Volume 21 Number 5
This is the story of Amikoonse, a little beaver who leaves one home and finds another where he truly belongs. The illustrations are an integral part of this book; in fact, they tell the story more effectively than the words.
It should be noted that some background information on the various symbols as well as the ceremonial use of sweetgrass and an eagle feather used to bless Amikoonse's journey would enhance the story for readers unfamiliar with native culture and customs. Many young readers like guessing at the meaning of the native words used and enjoy the glossary with the definitions at the back of the book.
There are fifteen illustrations in all, on each of the right-hand pages opposite the text. They emerge from the grey pages surrounded by a jagged edge, similar to the edge on a piece of birch-bark. The background colours are shades of orange, red and green with the animal and human figures in white relief and the spirit-shadows or symbols sketched lightly in black.
Most readers focus immediately on the symbols in the illustrations, especially the recurring one of the circle-shape with the feathers that might be a dream-catcher or some other "guardian" symbol. The various animal shadow-shapes are equally fascinating. Is Amikoonse being lured to the natural world by them?
The reader learns on the first page that "Amikoonse and the little boy were great friends" who were always together. But by the second page, during a routine visit to the boy's grandfather, Amikoonse decides to explore the woods by himself and so he slips away unnoticed by his lifelong friend.
Soon he realizes he is lost and the next morning a bird asks him why he's not "in a lodge where you belong." This is news to Amikoonse who, until now, thought he belonged in a house. So he sets off to find "the big puddle of water" where, according to the bird, there is a lodge. The little beaver travels for three months and, during that time, learns a lot about nature. Finally, he finds the big puddle of water and the lodge with "many animals who looked like him." With a tear trickling from his eye, he realizes "I'm not lost, I'm home now." There is never another mention of the little boy or of his friendship with Amikoonse and that's a problem for some young readers.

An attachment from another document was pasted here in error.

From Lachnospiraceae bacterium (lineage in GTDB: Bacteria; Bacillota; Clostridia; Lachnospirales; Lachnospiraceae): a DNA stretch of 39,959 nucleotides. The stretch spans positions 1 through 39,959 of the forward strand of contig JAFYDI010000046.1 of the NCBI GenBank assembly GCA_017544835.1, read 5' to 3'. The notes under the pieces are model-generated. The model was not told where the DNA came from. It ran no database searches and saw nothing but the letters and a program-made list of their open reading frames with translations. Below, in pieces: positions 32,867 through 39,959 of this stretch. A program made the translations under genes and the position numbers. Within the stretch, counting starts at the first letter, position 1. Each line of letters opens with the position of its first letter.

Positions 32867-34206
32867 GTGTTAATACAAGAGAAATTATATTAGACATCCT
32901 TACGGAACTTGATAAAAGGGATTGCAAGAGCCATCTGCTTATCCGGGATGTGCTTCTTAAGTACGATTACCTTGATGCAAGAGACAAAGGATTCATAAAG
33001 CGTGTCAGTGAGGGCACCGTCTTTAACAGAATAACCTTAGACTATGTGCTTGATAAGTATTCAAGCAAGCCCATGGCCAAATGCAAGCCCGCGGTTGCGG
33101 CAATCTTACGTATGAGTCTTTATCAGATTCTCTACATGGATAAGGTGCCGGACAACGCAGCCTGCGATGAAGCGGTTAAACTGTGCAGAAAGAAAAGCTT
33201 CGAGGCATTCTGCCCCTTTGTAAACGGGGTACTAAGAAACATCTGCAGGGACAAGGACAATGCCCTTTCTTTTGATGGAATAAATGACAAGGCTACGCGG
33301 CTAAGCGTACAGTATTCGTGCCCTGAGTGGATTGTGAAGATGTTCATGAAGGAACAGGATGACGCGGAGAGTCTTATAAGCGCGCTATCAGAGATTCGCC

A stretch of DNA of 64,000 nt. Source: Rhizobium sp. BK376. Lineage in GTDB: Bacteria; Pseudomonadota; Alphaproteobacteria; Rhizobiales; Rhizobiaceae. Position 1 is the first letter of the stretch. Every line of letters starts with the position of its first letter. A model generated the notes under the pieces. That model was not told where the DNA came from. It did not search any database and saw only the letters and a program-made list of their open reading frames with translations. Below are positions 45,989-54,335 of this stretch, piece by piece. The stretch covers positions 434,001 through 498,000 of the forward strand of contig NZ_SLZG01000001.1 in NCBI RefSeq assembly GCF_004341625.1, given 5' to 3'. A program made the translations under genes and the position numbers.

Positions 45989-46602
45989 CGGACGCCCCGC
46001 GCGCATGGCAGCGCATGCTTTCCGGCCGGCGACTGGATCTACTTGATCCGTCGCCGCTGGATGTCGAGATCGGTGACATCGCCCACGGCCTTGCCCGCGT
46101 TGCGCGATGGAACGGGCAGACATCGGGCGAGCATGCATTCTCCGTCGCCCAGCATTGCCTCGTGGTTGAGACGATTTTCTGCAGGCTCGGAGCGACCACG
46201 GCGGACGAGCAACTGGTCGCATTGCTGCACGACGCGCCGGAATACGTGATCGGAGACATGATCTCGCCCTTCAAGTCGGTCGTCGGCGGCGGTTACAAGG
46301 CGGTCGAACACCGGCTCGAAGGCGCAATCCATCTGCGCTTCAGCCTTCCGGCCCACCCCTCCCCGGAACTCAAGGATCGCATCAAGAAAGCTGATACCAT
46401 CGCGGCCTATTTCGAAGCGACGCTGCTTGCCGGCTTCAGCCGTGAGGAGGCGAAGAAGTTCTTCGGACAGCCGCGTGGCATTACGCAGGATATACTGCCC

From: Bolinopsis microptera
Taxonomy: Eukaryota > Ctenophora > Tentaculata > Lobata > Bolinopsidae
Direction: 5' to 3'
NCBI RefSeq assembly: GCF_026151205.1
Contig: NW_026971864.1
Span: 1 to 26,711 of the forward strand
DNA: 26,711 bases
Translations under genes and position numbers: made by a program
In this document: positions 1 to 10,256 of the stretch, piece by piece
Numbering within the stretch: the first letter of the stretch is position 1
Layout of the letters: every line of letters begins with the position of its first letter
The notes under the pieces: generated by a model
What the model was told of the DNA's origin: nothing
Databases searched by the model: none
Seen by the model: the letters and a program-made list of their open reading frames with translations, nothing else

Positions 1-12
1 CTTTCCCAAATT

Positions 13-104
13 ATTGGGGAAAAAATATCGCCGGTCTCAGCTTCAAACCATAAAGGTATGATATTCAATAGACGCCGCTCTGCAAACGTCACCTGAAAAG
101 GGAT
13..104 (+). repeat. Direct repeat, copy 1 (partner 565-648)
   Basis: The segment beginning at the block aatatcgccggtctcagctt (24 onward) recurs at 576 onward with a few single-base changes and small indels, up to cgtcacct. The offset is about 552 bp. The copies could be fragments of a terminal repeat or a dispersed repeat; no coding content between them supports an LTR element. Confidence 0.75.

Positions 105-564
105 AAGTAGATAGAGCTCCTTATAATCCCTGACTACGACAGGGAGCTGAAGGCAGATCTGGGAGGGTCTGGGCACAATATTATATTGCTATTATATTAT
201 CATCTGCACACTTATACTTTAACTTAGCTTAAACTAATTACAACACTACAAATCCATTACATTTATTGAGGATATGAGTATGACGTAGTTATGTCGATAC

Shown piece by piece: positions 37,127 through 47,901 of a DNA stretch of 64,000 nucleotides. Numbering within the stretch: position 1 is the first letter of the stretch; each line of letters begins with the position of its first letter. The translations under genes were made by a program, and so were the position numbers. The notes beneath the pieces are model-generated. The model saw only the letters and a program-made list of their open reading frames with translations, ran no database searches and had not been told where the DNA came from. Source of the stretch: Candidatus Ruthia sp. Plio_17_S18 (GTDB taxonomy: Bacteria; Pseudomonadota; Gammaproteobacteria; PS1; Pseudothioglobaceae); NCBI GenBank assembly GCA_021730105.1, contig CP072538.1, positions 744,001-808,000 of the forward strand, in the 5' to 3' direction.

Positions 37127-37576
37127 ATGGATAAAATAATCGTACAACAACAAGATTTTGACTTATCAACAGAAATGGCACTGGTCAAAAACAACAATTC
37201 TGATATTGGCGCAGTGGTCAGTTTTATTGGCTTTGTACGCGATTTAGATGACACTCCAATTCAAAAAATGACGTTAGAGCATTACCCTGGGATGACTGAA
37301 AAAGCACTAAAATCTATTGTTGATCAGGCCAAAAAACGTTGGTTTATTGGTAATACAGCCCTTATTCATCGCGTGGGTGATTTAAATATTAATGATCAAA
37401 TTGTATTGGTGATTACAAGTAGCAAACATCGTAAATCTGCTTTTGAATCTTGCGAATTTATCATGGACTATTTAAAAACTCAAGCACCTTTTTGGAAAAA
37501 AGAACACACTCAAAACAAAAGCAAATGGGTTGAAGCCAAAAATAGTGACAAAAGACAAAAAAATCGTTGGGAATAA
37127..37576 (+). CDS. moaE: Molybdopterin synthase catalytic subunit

Ferguson Plain is an Ojibwa artist, writer and story-teller who lives and teaches in London, Ontario. Previous books by him include Eagle Feather (Pemmican Publications 1989) and Little White Cabin (Pemmican Publications, 1992).
Recommended (with reservations noted). Good potential for use in an art class at any level.
Patricia Fry is a teacher-librarian with the Peel Board of Education in Mississauga, Ontario.
1971-1979 | 1980-1985 | 1986-1990 | 1991-1995
The materials in this archive are copyright © The Manitoba Library Association. Reproduction for personal use is permitted only if this copyright notice is maintained. Any other reproduction is prohibited without permission Copyright information for reviewers
Young Canada Works